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I'm not "blaming" anyone for the state of the sport, it's what they left behind after they left the sport of midget racing. If they were not allowed to do the things they did to begin with, maybe it would not have spun out of control, just a thought. Part of it is simply technology, Caruthers couldn't buy much that most midget owners could not get themselves, Edmunds chassis, Halibrand wheels and quick change, Ford Spindles, or P&S depending on the era, Firestone tires, etc. A brand new Edmunds with a brand new SESCO was not that far ahead of a older Edmunds, of Kurtis (with torsion bar updates), and a good Chevy II or Offy. Sure they had an advantage, and more track time was huge. I remember the first time the "Caruthers brothers" came to Denver, our Denver guys had Edmunds SESCO's also, but buy September they(USAC) had raced 60 times and our guys maybe 15 or 20, but they could hardly run with our guys at our home track. Do you midget guys remember a few years ago when Chris Economaki wrote about his visit to the "Copper World" at PIR. Michael Lang (I think?) won over Kasey Kahne in the "9" car, Kahne was so mad he spun Lang out on the back chute after the checker. Anyway, Economaki wrote that he spoke with Lang's father about what it took to win that race, and the elder Lang said he had "about $85,000 in that midget". 85k to win a 7 or 10 grand to win race? Help me out if my facts are wrong, but this is how I remember these events. Not good for the sport of midget racing.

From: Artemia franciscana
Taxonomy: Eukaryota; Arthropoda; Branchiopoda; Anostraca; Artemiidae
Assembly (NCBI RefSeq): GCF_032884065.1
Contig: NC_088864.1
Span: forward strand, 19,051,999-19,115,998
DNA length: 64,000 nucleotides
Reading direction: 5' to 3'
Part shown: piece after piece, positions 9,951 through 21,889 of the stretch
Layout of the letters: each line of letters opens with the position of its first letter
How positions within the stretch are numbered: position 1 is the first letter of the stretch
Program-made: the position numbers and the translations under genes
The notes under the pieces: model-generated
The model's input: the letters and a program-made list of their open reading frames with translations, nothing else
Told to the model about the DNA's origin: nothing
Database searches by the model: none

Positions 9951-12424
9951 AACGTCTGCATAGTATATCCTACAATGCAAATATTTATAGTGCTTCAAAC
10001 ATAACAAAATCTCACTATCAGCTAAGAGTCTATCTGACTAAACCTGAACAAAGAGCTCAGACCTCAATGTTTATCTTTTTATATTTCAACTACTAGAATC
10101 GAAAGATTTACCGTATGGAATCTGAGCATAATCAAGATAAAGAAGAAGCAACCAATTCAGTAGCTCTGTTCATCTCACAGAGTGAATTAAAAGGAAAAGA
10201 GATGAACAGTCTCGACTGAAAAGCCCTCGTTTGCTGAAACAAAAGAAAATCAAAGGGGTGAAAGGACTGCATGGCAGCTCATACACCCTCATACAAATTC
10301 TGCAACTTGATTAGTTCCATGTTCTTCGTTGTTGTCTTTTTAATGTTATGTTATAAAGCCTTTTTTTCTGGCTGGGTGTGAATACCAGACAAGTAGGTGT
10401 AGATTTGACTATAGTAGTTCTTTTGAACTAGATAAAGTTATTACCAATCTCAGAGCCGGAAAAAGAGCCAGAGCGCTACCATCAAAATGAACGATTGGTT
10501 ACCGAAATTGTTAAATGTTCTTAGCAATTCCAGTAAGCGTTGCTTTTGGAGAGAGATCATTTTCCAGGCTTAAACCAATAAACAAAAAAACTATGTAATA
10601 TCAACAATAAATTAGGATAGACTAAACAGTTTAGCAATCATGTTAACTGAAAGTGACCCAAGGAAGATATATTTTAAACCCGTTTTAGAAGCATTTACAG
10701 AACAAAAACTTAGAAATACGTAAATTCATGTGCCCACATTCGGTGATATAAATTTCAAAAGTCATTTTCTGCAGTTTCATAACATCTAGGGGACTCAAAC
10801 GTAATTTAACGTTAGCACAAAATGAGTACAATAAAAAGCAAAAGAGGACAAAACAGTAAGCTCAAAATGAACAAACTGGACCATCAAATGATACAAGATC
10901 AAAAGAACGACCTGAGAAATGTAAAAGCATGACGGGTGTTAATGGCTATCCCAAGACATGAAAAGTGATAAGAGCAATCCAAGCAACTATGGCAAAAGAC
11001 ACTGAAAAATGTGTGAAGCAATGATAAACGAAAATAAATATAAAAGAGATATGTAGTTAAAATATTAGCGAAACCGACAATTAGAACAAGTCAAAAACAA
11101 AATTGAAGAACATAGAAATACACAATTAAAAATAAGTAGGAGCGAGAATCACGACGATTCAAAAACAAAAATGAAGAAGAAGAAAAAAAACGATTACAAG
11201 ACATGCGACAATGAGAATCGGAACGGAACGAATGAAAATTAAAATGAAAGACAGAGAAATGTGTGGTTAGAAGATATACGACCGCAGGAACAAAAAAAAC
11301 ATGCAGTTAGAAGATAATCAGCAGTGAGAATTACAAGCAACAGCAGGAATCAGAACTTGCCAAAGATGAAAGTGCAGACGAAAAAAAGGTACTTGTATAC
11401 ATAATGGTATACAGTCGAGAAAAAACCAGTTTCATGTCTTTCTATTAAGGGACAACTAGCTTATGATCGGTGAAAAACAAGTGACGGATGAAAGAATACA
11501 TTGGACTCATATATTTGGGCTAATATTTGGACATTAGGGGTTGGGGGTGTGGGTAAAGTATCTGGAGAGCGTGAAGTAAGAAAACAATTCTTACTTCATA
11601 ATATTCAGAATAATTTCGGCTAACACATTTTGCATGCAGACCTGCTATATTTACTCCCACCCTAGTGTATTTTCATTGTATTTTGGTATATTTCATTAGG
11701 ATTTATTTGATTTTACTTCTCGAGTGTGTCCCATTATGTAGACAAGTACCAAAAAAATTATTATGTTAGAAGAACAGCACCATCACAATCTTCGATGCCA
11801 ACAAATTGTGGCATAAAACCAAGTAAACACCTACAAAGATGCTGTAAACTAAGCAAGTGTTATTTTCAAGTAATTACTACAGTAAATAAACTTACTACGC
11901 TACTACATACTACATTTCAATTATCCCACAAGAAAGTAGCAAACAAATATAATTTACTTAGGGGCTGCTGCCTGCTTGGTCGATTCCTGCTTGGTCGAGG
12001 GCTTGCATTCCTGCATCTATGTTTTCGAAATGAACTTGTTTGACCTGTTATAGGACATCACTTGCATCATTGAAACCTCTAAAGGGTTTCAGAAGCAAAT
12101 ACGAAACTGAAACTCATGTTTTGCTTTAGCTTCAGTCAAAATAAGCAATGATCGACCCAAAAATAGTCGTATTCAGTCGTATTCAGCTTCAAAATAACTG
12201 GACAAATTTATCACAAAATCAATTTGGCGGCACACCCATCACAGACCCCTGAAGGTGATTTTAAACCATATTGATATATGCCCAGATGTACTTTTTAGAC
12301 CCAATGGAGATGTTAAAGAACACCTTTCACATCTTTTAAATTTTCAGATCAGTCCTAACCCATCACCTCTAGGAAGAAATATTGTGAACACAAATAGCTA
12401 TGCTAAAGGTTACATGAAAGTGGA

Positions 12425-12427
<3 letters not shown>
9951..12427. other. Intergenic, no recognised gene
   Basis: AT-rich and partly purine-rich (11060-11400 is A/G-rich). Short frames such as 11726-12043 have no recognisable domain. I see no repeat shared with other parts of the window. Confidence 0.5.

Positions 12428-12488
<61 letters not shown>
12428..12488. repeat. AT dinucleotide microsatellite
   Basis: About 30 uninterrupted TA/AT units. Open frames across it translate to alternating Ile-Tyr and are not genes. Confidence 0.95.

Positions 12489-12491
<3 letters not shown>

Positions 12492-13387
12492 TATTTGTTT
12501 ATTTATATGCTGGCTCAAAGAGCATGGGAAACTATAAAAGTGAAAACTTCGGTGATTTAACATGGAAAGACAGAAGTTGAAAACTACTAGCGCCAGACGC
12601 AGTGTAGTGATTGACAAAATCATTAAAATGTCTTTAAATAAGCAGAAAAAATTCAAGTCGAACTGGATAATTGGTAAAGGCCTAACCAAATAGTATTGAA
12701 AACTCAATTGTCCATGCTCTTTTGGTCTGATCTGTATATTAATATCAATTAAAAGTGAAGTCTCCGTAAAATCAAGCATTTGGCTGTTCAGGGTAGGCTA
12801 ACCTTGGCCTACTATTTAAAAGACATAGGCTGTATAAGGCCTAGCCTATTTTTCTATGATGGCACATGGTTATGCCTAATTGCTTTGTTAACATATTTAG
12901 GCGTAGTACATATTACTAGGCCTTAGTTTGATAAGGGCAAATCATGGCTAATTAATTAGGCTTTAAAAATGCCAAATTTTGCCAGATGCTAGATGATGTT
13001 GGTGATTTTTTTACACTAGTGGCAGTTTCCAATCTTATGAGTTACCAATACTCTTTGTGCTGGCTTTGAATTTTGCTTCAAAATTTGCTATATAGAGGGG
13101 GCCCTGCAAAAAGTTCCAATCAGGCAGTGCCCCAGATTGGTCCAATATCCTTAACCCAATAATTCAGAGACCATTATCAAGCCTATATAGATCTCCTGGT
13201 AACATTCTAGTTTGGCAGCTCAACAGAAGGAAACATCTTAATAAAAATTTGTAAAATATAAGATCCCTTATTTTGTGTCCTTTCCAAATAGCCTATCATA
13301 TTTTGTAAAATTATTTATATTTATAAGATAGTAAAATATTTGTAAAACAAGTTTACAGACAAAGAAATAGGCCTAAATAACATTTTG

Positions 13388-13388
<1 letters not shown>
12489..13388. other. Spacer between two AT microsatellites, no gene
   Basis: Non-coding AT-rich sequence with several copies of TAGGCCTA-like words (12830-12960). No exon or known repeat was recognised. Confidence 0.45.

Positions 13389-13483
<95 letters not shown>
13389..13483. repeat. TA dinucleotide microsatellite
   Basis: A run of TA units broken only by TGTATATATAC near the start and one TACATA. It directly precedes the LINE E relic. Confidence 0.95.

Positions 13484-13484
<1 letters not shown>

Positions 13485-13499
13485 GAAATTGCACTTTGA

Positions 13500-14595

#15
Rick Young

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QUOTE(Baue @ Jul 7 2009, 06:49 AM) View Post


Paul, while I would agree that the pavement costs hinder the sport, the car counts at the National shows often contridict that. Usually car counts of 25 plus, although Toledo had 21.

California is fighting with some up nights and some down nights.

Once the midgets got away from the bull ring 1/5 mile fair tracks or the fair tracks in general, it has affected their popularity.


You think car counts at a "national" event of 21-25+ contradict that cost hinder the sport? That proves that cost have hindered the sport. You need to attend a "national" Dirt Late Model Race like the Dream or World 100 where 100-200 cars show up for a 2 day show (these races occur on a regular basis).

I think the secret of success for all open wheel racing (sprint cars included) is running the small fair tracks on a regular basis (weekly or twice monthly). In California there is not one track that runs midgets as a local class. The closest would be Ventura which regularly runs Focus Midgets and Jr Focus. Until we get tracks to run us as a weekly class the public will not grow up identifying with midgets.